The interesting part is also \([a-zA-Z :_<>,0-9]*\); a capture group for capturing the type, and paste it in \1. It does not detect all cases, for example, it won’t match A(), where A is defined as #define A() int, or decltype(1+1) but it is good enough.

It is also not strict enough for other situations, for example, int0 can be a type, but 0int not, so [a-zA-Z:_][a-zA-Z :_<>,0-9]* might be more appropriate, but I doubt it has any advantages. It would still fail to recognize that a:b or a< are not valid types.

I’ve also left arrays out. The pattern will not, for example, match std::unique_ptr<int[]>. The main reason is that in most cases, a std::vector is a better replacement, and simpler to use, and also because in the codebases I had to maintain yet, I’ve nearly never encountered such a type, so I did not have yet the need to think how to transform such code.

Note that this regex might change the type of a variable.

struct A0{ virtual ~A0() = default;};
struct A1 : A0{};

auto a = std::unique_ptr<A0>(new A1);

In this case, the sed command would change a from std::unique_ptr<A0> to std::unique_ptr<A1>.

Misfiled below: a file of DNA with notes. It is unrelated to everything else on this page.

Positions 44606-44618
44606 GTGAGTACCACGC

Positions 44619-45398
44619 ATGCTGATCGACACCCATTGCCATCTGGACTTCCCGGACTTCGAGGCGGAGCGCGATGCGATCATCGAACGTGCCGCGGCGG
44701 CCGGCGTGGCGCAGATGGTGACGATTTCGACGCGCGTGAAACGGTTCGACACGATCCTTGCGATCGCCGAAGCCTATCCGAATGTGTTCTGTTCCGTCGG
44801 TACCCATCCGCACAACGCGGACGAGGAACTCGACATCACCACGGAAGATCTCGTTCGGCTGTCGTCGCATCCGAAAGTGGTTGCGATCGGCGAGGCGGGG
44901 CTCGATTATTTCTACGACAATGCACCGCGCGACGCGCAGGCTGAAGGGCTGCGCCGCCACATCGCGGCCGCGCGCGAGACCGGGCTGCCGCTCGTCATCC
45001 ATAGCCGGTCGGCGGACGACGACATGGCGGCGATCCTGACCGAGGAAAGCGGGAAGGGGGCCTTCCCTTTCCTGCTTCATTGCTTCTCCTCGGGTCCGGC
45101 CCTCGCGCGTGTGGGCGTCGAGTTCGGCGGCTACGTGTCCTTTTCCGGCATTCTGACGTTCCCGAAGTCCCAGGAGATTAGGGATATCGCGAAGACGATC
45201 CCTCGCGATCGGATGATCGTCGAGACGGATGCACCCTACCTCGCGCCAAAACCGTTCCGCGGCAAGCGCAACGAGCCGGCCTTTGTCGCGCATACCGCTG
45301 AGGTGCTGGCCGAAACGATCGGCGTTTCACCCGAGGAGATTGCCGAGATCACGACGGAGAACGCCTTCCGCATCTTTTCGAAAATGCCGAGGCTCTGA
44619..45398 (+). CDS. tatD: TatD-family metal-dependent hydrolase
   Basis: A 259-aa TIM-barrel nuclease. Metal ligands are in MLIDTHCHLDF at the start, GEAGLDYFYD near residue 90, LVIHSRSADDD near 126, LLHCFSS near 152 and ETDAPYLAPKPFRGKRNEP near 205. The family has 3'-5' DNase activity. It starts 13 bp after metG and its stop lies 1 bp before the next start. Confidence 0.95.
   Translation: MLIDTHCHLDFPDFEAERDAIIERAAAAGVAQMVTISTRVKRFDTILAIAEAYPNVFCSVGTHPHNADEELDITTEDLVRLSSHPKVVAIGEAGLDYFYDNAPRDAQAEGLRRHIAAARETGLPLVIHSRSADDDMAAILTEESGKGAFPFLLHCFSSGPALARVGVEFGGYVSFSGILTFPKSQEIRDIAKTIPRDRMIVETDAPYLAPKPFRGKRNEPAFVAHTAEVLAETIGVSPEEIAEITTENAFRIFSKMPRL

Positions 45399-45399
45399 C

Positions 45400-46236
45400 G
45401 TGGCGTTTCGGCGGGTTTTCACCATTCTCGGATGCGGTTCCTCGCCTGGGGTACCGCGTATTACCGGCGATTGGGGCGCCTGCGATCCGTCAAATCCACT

For supporting such cases, one should prefer a slightly more complex expression:

sed -e 's/return *std::unique_ptr<\(.*\)>( *new \([a-zA-Z :_<>,0-9]*\) *[{(]\(.*\)[)}] *) *;/return std::unique_ptr< \1 >( std::make_unique< \2 >(\3));/g' -e 's/return *std::unique_ptr<\(.*\)>( *new \([a-zA-Z :_<>,0-9]*\) *) *;/return std::unique_ptr< \1 >( std::make_unique< \2 >());/g';

Or the variant that uses std::make_unique_for_overwrite.

reset an unique_ptr with new or nullptr


sed -e 's/\.reset( *new *\([a-zA-Z :_<>,0-9]*\)(\(.*\));/ = std::make_unique< \1 >( \2;/g' -e 's/\.reset( *new *\([a-zA-Z :_<>,0-9]*\));/ = std::make_unique< \1 >();/g' -e 's/\.reset( *nullptr *);/ = nullptr/g';

for cases like a.reset(new int(42));.

Using make_unique, like in all other places, has the advantage that it makes it more obvious where possible leaks are.

It can make a difference in the case of a non-default dynamic deleter. I’ve never used a dynamic deleter with std::unique_ptr, but always made them as part of the type.

Thus instead of